Opinion

André Cramblit: It's time to provide hope to our new generations






Robert Brown and Kevin Fineday are citizens of the White Earth Nation who are featured in The Seventh Fire documentary. Photo: Seventh Fire LLC

After watching The Seventh Fire, a documentary about drugs on the White Earth Nation, André Cramblit, a citizen of the Karuk Tribe, offers some suggestions for helping Native youth avoid gangs and drugs:
I recently watched a documentary about gangs, drugs, hopelessness and the resulting social problems on the White Earth Rez called the Seventh Fire. It is streamable on NetFlix and Amazon and available on iTunes as well.

The short film could be about most reservations across the country. It focuses on the generations of gangs and the resulting impacts on the Indian community. To say it is darkly haunting and more than a bit depressing is an understatement. Doesn’t sound like much of a thumbs up review, but I did like it. I liked that it made me look at an issue that is confronting many Native communities around the country without a filter of “everything will work out in the end.” It succeeds as a challenge to smashing the crap outta the drugs and their distributors that are deviling our people.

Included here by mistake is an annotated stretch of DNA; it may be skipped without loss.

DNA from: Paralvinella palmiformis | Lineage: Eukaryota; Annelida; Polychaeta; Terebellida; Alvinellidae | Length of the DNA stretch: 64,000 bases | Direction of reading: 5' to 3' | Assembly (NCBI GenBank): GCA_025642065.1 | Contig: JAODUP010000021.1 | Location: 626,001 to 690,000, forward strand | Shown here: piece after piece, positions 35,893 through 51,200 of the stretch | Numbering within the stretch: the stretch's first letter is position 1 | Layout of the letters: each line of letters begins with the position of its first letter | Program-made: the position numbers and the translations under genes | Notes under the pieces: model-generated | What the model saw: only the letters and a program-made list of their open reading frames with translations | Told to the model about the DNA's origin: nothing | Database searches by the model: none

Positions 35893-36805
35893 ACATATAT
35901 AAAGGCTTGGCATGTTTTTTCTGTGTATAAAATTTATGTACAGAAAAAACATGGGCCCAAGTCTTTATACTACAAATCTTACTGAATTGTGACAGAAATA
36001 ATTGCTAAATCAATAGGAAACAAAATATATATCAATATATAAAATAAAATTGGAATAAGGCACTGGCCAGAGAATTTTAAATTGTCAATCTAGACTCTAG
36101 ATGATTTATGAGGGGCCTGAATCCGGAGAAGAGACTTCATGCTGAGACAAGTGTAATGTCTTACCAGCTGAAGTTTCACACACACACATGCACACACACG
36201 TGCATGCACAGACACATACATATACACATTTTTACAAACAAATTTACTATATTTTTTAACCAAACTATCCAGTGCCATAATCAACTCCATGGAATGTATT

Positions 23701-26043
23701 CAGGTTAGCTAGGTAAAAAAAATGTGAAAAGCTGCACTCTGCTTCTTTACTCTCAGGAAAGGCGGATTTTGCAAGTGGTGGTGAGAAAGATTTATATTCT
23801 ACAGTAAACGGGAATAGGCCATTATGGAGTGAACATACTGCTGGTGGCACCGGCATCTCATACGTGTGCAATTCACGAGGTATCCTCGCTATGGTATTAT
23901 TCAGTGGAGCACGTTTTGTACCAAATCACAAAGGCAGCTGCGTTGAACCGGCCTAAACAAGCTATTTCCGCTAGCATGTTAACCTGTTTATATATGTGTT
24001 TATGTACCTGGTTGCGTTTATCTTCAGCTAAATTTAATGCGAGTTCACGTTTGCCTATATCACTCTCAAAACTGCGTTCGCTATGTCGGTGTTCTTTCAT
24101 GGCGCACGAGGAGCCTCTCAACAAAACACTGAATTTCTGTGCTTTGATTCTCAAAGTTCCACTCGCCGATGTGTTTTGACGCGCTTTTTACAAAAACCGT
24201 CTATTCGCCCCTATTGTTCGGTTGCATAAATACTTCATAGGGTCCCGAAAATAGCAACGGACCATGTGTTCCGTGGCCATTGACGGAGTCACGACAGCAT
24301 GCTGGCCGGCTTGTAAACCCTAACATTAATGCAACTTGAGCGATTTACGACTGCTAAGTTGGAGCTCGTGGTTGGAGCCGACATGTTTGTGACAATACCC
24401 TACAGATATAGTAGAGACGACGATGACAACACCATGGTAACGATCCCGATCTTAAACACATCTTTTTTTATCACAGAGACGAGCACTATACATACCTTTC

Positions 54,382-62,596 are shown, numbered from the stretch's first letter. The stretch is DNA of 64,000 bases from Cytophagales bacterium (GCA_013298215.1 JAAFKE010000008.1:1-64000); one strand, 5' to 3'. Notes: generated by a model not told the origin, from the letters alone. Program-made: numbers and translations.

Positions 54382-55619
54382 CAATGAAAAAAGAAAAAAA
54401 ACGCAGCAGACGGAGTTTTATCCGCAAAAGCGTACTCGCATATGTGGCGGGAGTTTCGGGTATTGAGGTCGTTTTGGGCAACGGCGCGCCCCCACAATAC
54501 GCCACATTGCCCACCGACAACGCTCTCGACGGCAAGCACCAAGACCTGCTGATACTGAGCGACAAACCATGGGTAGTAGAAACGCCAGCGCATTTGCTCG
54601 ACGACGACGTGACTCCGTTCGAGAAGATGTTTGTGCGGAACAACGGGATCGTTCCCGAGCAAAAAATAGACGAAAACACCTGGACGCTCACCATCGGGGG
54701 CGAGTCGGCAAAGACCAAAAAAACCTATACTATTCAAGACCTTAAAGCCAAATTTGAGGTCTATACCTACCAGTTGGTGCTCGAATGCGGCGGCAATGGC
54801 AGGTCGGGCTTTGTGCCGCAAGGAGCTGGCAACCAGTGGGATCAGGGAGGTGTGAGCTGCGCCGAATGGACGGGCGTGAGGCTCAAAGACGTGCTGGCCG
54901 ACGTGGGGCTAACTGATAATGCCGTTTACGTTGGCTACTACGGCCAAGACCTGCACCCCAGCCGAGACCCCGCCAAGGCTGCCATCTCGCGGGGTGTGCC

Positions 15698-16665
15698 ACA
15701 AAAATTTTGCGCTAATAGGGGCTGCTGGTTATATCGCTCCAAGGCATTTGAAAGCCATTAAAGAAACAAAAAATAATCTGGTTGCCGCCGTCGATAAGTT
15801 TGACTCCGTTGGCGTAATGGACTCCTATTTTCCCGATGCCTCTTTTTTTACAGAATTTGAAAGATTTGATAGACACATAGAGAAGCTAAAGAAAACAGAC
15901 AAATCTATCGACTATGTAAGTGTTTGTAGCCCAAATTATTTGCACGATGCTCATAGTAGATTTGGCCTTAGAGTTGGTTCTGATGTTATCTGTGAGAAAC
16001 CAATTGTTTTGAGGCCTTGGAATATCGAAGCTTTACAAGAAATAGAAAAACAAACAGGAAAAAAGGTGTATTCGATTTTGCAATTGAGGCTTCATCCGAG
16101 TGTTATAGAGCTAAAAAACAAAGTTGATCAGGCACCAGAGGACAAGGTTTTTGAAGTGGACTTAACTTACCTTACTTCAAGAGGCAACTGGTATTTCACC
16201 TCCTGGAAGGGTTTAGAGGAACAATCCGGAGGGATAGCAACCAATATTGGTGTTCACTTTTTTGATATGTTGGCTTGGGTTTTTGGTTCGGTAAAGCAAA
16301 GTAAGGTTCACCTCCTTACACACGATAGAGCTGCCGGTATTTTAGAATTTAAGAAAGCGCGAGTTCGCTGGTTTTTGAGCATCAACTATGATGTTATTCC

The documentary is about an “OG” who is on his last weekend of freedom before reporting to prison for the fifth time. It is interlaced with a story about how this gang leader is “mentoring” a protégé into becoming a better drug dealer than he is. He wants him to be more successful than he was by selling drugs but not getting sent to prison as often. It is a tough no holds barred look into the mirror that many reservations would rather look away from.

Read More on the Story:
André Cramblit: The Seventh Fire and Surviving Drugs and Gangs On Native Reservations (Indian Country Media Network 3/18)